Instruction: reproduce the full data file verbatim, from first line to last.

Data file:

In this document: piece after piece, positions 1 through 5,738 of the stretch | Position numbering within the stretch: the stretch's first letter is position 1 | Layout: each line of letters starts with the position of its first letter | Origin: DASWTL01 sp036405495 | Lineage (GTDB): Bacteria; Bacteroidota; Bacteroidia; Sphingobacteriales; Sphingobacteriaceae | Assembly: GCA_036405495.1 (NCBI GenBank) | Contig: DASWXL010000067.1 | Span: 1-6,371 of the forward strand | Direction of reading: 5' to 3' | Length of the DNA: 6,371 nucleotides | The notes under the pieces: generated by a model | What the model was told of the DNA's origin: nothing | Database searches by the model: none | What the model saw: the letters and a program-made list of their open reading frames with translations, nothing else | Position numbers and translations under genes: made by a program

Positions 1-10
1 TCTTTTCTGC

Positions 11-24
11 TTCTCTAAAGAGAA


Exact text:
In this document: piece after piece, positions 1 through 5,738 of the stretch | Position numbering within the stretch: the stretch's first letter is position 1 | Layout: each line of letters starts with the position of its first letter | Origin: DASWTL01 sp036405495 | Lineage (GTDB): Bacteria; Bacteroidota; Bacteroidia; Sphingobacteriales; Sphingobacteriaceae | Assembly: GCA_036405495.1 (NCBI GenBank) | Contig: DASWXL010000067.1 | Span: 1-6,371 of the forward strand | Direction of reading: 5' to 3' | Length of the DNA: 6,371 nucleotides | The notes under the pieces: generated by a model | What the model was told of the DNA's origin: nothing | Database searches by the model: none | What the model saw: the letters and a program-made list of their open reading frames with translations, nothing else | Position numbers and translations under genes: made by a program

Positions 1-10
1 TCTTTTCTGC

Positions 11-24
11 TTCTCTAAAGAGAA